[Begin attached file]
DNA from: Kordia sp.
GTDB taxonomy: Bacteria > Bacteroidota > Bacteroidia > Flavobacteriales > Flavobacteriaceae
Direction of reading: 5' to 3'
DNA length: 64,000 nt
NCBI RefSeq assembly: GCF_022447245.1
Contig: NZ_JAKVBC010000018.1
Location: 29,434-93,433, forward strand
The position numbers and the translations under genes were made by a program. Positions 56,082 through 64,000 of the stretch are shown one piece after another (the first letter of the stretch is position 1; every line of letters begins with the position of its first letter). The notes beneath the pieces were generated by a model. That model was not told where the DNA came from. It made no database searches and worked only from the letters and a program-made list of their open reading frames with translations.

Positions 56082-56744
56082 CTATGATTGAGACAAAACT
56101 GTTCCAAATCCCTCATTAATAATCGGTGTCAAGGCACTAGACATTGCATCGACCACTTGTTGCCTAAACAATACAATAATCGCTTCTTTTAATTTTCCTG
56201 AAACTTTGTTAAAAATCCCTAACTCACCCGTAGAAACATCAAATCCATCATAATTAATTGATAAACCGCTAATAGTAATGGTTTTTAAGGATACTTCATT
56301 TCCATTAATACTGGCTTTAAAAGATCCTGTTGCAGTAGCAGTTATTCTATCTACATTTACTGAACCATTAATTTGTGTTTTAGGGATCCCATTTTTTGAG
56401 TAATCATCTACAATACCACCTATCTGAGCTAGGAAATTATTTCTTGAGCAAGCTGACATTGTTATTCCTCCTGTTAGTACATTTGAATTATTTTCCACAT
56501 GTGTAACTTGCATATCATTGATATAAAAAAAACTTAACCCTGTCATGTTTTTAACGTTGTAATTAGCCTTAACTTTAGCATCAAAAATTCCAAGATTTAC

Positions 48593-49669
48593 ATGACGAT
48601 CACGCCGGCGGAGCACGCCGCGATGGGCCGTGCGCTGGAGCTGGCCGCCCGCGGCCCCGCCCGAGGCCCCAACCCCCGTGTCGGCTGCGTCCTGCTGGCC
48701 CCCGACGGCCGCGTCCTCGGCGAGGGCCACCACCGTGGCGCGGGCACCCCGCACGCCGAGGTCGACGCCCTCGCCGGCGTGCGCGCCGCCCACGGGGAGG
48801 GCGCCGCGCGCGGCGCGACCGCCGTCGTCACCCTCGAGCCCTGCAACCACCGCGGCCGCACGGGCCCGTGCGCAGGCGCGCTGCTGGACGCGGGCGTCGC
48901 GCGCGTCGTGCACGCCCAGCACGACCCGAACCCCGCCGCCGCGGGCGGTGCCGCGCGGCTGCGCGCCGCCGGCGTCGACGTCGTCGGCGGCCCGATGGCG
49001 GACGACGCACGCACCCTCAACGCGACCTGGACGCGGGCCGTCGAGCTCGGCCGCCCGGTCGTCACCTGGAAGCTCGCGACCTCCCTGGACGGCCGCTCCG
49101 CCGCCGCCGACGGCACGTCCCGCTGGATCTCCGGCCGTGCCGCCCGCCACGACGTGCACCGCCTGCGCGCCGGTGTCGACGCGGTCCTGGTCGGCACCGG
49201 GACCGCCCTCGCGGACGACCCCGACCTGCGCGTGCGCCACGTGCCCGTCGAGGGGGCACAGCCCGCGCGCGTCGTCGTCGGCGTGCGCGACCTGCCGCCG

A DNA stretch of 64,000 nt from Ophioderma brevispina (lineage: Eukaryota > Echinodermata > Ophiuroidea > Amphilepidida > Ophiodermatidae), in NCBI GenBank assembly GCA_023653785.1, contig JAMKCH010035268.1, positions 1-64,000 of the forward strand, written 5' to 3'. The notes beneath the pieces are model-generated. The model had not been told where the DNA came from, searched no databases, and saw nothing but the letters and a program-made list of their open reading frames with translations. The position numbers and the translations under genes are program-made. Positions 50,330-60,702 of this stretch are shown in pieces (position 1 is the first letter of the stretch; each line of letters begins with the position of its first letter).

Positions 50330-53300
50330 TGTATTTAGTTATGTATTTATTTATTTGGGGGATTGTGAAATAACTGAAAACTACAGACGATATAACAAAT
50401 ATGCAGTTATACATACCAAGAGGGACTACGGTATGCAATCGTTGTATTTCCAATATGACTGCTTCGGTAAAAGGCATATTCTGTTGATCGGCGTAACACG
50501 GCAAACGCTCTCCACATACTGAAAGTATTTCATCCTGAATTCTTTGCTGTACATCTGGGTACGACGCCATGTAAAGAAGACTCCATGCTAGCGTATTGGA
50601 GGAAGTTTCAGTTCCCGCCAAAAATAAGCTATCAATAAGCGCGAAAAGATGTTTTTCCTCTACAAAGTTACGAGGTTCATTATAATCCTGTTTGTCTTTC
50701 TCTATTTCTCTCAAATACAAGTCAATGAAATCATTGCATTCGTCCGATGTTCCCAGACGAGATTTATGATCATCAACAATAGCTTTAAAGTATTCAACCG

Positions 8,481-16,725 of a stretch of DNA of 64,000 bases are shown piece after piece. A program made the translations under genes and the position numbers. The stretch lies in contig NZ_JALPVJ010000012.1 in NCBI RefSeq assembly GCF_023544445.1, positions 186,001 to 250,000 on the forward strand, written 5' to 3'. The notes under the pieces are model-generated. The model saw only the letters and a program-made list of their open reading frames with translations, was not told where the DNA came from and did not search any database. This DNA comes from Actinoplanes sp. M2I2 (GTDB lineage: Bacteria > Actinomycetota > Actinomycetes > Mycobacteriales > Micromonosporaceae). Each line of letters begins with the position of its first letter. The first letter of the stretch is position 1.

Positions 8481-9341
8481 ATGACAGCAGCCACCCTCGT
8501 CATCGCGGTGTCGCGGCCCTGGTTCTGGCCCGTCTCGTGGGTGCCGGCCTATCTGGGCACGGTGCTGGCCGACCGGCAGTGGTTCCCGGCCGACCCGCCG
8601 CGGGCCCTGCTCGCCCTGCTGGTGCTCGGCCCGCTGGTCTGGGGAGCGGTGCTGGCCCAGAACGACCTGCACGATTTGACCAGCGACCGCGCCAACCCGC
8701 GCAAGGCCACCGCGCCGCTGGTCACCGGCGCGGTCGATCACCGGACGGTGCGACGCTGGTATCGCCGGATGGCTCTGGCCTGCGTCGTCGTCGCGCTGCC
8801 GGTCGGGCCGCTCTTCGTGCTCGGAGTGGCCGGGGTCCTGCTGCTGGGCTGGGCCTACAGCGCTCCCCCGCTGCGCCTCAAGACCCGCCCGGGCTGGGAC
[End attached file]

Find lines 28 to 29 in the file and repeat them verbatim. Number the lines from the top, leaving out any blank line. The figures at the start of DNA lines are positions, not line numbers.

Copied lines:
50401 ATGCAGTTATACATACCAAGAGGGACTACGGTATGCAATCGTTGTATTTCCAATATGACTGCTTCGGTAAAAGGCATATTCTGTTGATCGGCGTAACACG
50501 GCAAACGCTCTCCACATACTGAAAGTATTTCATCCTGAATTCTTTGCTGTACATCTGGGTACGACGCCATGTAAAGAAGACTCCATGCTAGCGTATTGGA